Understanding Measles

Measles is a disease caused by a virus called paramyxovirus.  It is unrelated to "German measles," which is caused by the rubella virus.  Measles spreads through the air, contacting fluids from infected people who have coughed or sneezed, making it a highly-contagious disease.

What is measles?

Measles has been around since ancient times.  The first reports of the disease go back to at least 600 B.C.  However, the first scientific description of measles and its distinction from smallpox is attributed to the Ibn Razi, a physician in ancient Persia, who published a book entitled "The Book of Smallpox and Measles." 

For the past 150 years, measles is estimated to have killed about 200 million people around the world.  Nowadays, 21 strains of the measles virus have been identified, while vaccines to prevent the disease have been available since 1963.

Symptoms of measles

Common symptoms of measles include fever that lasts for at least three days, cough, runny nose, and conjunctivitis (red eye).  Fever may reach up to 40 degrees Celsius (or 104 degrees Fahrenheit).  Red spots can also be seen inside the mouth, but it may disappear within a day after appearing and is often unseen by physicians even in real cases of measles.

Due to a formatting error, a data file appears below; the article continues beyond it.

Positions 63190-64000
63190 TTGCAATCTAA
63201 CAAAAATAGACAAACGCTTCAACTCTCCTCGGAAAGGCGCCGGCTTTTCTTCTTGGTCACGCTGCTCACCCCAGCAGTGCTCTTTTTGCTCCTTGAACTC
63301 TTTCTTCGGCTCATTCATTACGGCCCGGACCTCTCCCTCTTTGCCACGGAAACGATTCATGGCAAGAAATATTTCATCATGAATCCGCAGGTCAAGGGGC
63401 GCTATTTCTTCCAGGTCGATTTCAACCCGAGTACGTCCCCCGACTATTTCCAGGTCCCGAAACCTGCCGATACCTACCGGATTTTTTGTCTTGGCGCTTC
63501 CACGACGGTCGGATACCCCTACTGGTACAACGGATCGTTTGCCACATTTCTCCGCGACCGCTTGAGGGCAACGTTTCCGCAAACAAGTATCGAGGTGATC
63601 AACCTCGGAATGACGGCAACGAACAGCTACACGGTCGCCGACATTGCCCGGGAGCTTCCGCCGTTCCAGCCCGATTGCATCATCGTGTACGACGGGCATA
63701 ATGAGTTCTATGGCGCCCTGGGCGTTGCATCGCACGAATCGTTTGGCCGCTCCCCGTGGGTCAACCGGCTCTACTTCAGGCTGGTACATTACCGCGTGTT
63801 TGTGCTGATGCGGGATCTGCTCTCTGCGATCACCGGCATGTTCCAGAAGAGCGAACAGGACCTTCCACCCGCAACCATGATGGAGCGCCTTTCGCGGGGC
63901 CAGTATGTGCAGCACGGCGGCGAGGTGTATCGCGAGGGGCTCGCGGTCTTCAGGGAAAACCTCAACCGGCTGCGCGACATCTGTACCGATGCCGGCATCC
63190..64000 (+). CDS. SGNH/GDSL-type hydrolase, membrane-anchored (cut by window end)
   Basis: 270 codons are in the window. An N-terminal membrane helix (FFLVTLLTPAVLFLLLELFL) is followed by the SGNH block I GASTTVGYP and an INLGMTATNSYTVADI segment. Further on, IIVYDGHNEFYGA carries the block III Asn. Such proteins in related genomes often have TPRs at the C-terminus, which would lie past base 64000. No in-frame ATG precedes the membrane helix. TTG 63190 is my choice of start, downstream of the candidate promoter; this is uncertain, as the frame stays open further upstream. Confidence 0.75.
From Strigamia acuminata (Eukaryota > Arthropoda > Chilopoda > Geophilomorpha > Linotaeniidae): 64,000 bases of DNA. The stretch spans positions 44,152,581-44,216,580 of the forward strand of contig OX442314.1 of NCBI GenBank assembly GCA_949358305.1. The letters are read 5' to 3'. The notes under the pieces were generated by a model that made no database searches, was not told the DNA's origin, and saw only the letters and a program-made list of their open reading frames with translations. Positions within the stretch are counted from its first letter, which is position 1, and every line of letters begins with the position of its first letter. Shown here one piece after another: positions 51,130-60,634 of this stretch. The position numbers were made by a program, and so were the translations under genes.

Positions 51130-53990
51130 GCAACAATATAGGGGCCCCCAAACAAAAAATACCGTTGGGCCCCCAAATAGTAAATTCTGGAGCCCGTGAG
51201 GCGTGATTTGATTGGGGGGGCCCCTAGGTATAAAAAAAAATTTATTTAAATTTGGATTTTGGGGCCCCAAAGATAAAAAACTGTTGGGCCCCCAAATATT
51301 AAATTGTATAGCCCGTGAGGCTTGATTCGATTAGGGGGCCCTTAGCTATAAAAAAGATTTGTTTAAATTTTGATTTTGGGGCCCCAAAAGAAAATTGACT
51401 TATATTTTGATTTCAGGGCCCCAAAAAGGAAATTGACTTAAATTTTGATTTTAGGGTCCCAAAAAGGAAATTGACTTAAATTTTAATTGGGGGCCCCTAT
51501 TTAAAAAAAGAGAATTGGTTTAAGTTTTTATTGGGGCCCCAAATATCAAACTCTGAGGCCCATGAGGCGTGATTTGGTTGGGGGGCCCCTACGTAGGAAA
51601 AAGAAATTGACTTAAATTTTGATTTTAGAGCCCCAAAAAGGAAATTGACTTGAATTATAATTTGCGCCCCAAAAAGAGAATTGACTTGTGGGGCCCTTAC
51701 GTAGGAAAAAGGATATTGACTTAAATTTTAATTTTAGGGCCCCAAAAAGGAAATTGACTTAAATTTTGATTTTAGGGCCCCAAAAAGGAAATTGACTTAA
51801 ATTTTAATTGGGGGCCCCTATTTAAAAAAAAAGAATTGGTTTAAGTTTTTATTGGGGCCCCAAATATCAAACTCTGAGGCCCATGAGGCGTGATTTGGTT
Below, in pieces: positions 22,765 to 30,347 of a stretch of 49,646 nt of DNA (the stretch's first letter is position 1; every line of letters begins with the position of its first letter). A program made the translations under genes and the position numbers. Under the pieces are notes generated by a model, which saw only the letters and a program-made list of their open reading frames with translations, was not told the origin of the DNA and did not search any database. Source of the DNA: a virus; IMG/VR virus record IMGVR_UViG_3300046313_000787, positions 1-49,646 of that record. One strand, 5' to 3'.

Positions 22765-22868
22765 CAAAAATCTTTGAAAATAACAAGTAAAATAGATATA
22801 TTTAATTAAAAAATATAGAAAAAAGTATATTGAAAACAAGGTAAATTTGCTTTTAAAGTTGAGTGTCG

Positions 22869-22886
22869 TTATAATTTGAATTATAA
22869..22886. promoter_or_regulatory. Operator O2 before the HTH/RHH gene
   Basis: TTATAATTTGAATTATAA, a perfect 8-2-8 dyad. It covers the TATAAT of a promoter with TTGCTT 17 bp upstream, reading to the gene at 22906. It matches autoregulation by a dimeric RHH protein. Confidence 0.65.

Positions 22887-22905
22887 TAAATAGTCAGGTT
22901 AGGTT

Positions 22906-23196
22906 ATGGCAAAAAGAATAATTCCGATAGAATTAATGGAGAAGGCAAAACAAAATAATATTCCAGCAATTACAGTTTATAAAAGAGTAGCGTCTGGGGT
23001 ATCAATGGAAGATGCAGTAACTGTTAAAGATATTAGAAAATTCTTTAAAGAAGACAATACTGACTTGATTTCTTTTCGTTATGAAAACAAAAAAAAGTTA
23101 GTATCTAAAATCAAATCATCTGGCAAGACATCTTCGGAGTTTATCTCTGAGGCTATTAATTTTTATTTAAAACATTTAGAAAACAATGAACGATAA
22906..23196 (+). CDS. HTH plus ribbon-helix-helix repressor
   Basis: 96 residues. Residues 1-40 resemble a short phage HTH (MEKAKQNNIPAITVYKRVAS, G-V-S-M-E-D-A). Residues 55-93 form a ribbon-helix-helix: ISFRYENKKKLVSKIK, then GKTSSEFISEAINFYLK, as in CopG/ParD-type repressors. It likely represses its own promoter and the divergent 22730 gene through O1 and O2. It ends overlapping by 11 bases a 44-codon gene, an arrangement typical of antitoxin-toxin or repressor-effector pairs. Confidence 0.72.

The most obvious symptom of measles is the reddish rash that also contains bumps and spots on the skins.  This rash begins several days after the fever manifests, appearing first on the head before spreading to cover most of the body.  It often causes itching.

How to treat measles?

Measles is usually treatable by bed rest and supportive treatment such as drinking more fluids and sponge baths.  However, some patients may develop pneumonia as a result of measles.